Before I came here, he was the only floor mate which Susi had mentioned a couple of times. She calls him Miguel, just as Mary does. My two other floor mates (Iñaki and Alvaro) only call him Santiago. I don’t know why, but since they all have the same mother tongue, they must be somehow right.
Do you expect a picture of Miguel? I simply don’t have one! I’ve been in here for almost two months now, and I only saw Miguel/Santiago four times! The others don’t meet him either. He will move out in the next days (Mary told me about it, Miguel didn’t), so I probably won’t see him again. It’s so strange… there is someone who (sometimes) lives 20ft away from you but he simply does not exist…
Another place where you have to go on Maui is the Haleakala. On Wednesday we started at the Boy Scouts Site (A) and went down to Kahului where we did our shopping for the next days. Afterwards we had lunch. Ania ate some Japanese stuff, maybe sushi. The real meatatarians among us went to Wendy’s (B) we we got real American fast food :-). And we got a nice little paper placemat which we took with us:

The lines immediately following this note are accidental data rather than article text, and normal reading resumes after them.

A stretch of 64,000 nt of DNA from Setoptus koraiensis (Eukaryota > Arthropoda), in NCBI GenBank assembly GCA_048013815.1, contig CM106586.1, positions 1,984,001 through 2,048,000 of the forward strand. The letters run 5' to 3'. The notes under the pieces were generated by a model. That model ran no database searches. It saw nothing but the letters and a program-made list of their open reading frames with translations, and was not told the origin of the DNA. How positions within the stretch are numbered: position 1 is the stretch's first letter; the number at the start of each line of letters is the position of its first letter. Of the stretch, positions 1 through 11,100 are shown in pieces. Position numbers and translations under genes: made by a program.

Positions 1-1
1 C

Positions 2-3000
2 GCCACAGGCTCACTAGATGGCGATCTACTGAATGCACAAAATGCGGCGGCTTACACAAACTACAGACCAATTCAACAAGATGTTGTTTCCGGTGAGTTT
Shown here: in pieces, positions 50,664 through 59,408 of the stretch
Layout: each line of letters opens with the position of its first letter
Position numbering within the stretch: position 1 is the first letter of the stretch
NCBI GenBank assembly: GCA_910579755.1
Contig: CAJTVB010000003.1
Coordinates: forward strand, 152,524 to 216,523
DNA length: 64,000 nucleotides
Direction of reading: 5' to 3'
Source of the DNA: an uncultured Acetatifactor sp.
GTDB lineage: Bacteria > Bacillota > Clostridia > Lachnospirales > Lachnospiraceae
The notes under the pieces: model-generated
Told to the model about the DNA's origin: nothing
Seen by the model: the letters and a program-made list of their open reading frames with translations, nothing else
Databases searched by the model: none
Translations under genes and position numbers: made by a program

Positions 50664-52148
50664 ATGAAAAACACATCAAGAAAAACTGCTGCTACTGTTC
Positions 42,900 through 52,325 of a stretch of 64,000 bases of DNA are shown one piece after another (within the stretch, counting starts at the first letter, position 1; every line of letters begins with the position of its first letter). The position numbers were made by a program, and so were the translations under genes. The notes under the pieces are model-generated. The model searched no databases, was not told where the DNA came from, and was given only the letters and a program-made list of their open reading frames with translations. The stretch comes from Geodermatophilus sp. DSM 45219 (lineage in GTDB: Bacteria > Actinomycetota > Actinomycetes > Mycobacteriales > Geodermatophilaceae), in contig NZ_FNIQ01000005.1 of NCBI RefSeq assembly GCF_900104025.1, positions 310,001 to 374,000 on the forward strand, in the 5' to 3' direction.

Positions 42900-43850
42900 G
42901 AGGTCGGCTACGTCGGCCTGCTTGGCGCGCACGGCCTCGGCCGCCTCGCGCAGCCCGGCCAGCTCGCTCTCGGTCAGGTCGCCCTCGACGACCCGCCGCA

Having had a great meal, we went to the National Park. At first we were driving below the clouds, but it did not take much time until we were really in them again:
When we reached the campsite (C), we were well above the cloud level, so we had shiny weather again. Although it was already getting a bit colder up here:
After we installed our tents, we drove on to the top of the mountain. The vegetation started to vanish and the air pressure dropped (reducing the power of the car while increasing the speed of my breathing). We probably found the only sign on Maui which says “ice” without the name of a fruit and without a price tag:
And finally, after many many curves (must be great for a motor cycle or a car without any injured Matthiases in), we reached the top of the Haleakala at 10,023ft (place D on the map):